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How Creativity Conquers Rudeness

Study Shows Creating Together Brings Courtesy, Social Closeness on Work Teams

By Veronica Robinson

Woman tosses papers in front of co-worker

Closeness and empathy among team members rise and rudeness decreases when people are engaged in creative work together, a new UMD study finds.

Illustration by iStock

Whether for finding smarter approaches to problems or simply having more fun at work, it’s tough to find any drawbacks in having creative mindsets among team members. But here’s a benefit you might not have thought of, according to recent findings from University of Maryland business researchers—a reduction in rudeness on the job.

In a paper published in the journal Organizational Behavior and Human Decision Processes, researchers in the Department of Management and Organization showed in four field and lab studies with more than 1,600 participants that when workers are aware they’re integral to a creative process, it bolsters a feeling of social closeness and empathy. The result is two-fold: Employees are less prone to instigating discourteous behavior toward colleagues, and they’re also less likely to perceive it from co-workers.

“Creativity requires us to share ideas, feel comfortable qualifying or clarifying the ideas of others, saying things that might be pointless,” said he paper’s lead author, Associate Professor Trevor Foulk. “All of this is more easily done with people we feel close with, so when we are in a creative mindset, it causes us to feel more socially close to our co-workers.”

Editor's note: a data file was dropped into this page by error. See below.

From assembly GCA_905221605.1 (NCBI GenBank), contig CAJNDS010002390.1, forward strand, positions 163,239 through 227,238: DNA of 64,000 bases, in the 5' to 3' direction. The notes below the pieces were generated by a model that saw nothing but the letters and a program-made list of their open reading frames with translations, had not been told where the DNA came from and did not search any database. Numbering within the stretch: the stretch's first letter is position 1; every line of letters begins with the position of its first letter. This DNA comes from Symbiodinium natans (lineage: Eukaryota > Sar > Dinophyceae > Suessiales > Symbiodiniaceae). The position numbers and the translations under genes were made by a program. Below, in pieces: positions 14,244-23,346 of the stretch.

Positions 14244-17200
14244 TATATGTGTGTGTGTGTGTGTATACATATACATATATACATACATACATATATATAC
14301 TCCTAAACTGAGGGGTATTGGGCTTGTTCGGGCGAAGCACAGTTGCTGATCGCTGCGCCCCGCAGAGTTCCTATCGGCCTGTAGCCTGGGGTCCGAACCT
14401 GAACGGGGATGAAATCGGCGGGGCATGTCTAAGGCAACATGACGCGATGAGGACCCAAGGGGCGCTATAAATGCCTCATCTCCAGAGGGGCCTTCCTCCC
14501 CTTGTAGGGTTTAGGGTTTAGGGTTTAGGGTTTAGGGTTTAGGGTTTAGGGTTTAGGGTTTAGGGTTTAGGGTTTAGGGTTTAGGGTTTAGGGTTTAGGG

Foulk has conducted several previous studies on the effect of rudeness, including one demonstrating that doctors who witness rudeness among colleagues more frequently arrive at a false diagnosis. Co-authors were Professor Vijaya Venkataramani, Rujiao Cao ‘21 of Hong Kong Polytechnic University and Satish Krishnan of the Indian Institute of Management.

The research shows that creativity has its most positive effects when employees work in supportive, “psychologically safe” environments because in those cases, workers tend to experience “good” creativity—the kind where ideas are supported and built upon, rather than criticized and torn down.

Among those who are creative by nature, or “dispositionally creative, the team found that shared creative work had less of an effect, because they already have “stable tendency to feel close to their coworkers,” according to the study.

Does the study suggest that people must feel close to effectively do creative work together? Not at all, Foulk said. “People who hate each other create amazing things together all the time, just less than people that really like each other."



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